Published On: Sat, Aug 19th, 2017

Boca Resident Creates Non-Profit to Help Those with Mental Illness

By: Michael Demyan

Photo courtesy Jordan Meyers.

“You don’t have to go through this alone.”

That is the motto for Finding a Lost Voice, a new and upcoming non-profit organization founded in May by Boca Raton resident Jordan Meyers.

The organization’s goal is to raise awareness of mental illness, while also providing support and education.

“The whole point of Finding a Lost Voice is to get vulnerable and face your fear of talking about your mental illness,” Meyers said.

Meyers knows first-hand what it is like to have a substance abuse disorder. After years of bullying, he was only 12 years old when he found a way to feel different. He explained how he used to fill half a water bottle with Hennessy and then replace it with water. By the time he reached high school, he and his friends would hang out at a gas stations waiting for a customer to buy them alcohol.

Drugs became a part of his life around the same time after a co-worker offered him marijuana. Things then started to get worse as he began drinking shots and vodka, while continuing to take larger doses of his prescribed ADD medication.

One day Meyers heard news that a girl he started seeing was with another guy, so he told a friend that he was going to drive into a tree. He didn’t, but by the end of the night he was drunk, high and had 128 missed calls calls on his phone, along with an APB for suicide watch.

The problems continued for Meyers until one day he decided to talk to somebody and that simple act of talking to someone was the first step in changing his life forever.

Now Meyers, along with the help of Dr. Rachel Needle, wants to be that same helping hand for others who struggle, feel lonely or just need someone to talk to.

Finding a Lost Voice is a tool to help others speak out and through that, be empowered and inspired, while they in turn can inspire others through their own stories of struggle, and hopefully triumph.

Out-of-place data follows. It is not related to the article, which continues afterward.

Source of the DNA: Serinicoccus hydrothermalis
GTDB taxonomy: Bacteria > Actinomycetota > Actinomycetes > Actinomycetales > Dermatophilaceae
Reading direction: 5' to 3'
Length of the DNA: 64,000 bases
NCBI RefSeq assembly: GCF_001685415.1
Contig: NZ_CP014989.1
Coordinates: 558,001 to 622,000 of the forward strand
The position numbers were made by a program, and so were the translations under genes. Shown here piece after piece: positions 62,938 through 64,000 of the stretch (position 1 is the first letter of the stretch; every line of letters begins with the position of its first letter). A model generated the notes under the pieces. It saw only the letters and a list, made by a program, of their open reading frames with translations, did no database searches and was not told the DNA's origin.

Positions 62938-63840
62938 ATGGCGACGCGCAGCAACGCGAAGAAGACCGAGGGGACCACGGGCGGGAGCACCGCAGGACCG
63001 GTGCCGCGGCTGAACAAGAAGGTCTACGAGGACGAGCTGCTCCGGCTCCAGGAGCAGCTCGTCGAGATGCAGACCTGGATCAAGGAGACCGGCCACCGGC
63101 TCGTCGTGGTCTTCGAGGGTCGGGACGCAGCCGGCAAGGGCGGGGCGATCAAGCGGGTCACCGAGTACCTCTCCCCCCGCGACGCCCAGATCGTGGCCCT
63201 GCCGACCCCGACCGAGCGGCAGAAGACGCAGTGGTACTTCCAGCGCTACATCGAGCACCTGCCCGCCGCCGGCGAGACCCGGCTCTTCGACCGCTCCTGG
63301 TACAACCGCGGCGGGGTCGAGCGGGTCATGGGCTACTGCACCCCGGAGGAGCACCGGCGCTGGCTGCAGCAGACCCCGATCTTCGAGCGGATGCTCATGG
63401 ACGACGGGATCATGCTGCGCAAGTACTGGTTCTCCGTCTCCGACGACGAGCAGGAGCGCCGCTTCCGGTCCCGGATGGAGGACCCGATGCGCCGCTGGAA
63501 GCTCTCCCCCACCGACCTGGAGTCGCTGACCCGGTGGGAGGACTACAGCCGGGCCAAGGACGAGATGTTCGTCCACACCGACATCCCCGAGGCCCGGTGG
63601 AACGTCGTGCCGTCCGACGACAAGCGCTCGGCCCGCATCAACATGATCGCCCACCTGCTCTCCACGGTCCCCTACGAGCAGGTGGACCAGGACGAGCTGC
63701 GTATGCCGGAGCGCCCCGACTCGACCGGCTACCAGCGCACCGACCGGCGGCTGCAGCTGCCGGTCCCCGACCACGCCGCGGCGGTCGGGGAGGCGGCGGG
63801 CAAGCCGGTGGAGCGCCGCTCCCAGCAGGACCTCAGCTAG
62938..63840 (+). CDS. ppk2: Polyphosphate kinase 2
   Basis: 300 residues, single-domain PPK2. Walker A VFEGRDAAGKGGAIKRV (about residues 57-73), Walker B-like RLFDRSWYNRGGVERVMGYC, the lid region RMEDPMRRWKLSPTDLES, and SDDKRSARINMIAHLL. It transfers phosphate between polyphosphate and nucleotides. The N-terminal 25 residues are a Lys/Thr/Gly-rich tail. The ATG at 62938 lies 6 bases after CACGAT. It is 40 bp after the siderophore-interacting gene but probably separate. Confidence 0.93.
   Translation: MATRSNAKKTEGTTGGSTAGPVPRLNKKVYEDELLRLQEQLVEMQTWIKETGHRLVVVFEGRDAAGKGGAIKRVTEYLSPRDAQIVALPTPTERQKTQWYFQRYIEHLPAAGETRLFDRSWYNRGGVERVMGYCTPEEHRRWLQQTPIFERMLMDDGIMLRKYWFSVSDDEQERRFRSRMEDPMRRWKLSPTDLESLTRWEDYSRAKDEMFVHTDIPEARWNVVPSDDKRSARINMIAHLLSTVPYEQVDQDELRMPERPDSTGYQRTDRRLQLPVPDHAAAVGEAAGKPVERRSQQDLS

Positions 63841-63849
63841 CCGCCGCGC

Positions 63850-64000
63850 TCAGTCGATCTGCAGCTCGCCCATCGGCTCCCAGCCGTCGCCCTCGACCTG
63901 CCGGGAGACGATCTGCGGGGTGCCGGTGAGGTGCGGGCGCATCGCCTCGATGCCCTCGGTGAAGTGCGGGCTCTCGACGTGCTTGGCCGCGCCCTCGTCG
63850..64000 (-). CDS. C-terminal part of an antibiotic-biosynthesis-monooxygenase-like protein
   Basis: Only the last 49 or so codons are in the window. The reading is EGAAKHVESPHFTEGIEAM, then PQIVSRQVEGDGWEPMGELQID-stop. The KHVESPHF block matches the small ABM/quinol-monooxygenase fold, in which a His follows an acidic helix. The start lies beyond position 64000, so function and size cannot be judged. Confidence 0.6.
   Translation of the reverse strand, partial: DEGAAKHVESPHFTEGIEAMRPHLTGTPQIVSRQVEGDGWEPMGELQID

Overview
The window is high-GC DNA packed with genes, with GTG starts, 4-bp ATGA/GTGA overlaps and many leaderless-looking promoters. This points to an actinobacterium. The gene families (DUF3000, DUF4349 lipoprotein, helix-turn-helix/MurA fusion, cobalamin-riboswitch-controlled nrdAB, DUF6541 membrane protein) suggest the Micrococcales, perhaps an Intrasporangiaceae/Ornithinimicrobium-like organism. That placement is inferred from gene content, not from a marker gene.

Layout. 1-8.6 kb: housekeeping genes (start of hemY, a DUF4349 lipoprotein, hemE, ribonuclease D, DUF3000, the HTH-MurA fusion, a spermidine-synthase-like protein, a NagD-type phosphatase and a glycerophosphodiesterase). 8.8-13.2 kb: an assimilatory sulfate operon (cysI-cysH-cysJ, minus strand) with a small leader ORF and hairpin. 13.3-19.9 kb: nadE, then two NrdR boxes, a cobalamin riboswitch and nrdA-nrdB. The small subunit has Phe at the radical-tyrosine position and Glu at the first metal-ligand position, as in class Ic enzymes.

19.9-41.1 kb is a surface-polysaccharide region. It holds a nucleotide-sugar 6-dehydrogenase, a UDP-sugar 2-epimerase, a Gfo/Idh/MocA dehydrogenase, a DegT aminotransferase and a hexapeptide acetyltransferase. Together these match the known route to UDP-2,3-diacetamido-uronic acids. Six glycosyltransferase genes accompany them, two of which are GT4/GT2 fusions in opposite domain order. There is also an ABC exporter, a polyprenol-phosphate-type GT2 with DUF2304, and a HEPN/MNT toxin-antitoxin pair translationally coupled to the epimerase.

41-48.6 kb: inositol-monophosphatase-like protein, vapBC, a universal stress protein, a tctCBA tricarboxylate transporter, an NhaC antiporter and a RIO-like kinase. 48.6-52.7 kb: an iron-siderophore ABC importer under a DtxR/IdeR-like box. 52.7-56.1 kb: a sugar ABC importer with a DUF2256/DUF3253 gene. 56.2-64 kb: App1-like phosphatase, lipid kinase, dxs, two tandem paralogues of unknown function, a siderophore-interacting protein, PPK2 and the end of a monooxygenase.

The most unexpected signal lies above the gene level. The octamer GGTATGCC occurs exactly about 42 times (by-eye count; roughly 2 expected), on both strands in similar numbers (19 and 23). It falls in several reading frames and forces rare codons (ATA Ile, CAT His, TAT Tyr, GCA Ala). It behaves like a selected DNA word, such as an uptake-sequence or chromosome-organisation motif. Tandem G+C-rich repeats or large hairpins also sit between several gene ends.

On the organization’s website, numerous people have already shared their stories and have become a part of the movement of not going through things alone.

In 2015, the American Society of Addiction Medicine reported that 20.5 million Americans who are at least 12 years old had a substance abuse disorder. Drug overdose was the leading cause of accidental death that year.

The National Institute on Alcohol Abuse and Alcoholism reported that 15.1 million adults had alcohol abuse disorder, while over 600 thousand children ranging from 12-17 years old did as well.

In the future, Meyers hopes to expand his reach to people who have these abuse disorders, especially the adolescents, through concerts.

“I’d like to get people going out on tours with different bands to share their stories and talk to the kids at the shows and hopefully get the bands involved,” he said.

Meyers has talked to a couple of bands on Warped Tour who are willing to participate, but he is waiting on the announcements until everything is finalized.

Currently as Finding a Lost Voice grows as an organization, Meyers strongly urges people to share their stories, whether they have already found their voice or if their story has yet to reach a conclusion.

“We want to hear their stories. We want to be their platform. We want to be able to help them find the help that they deserve,” he said.

To contact Finding a Lost Voice or to share your story, visit

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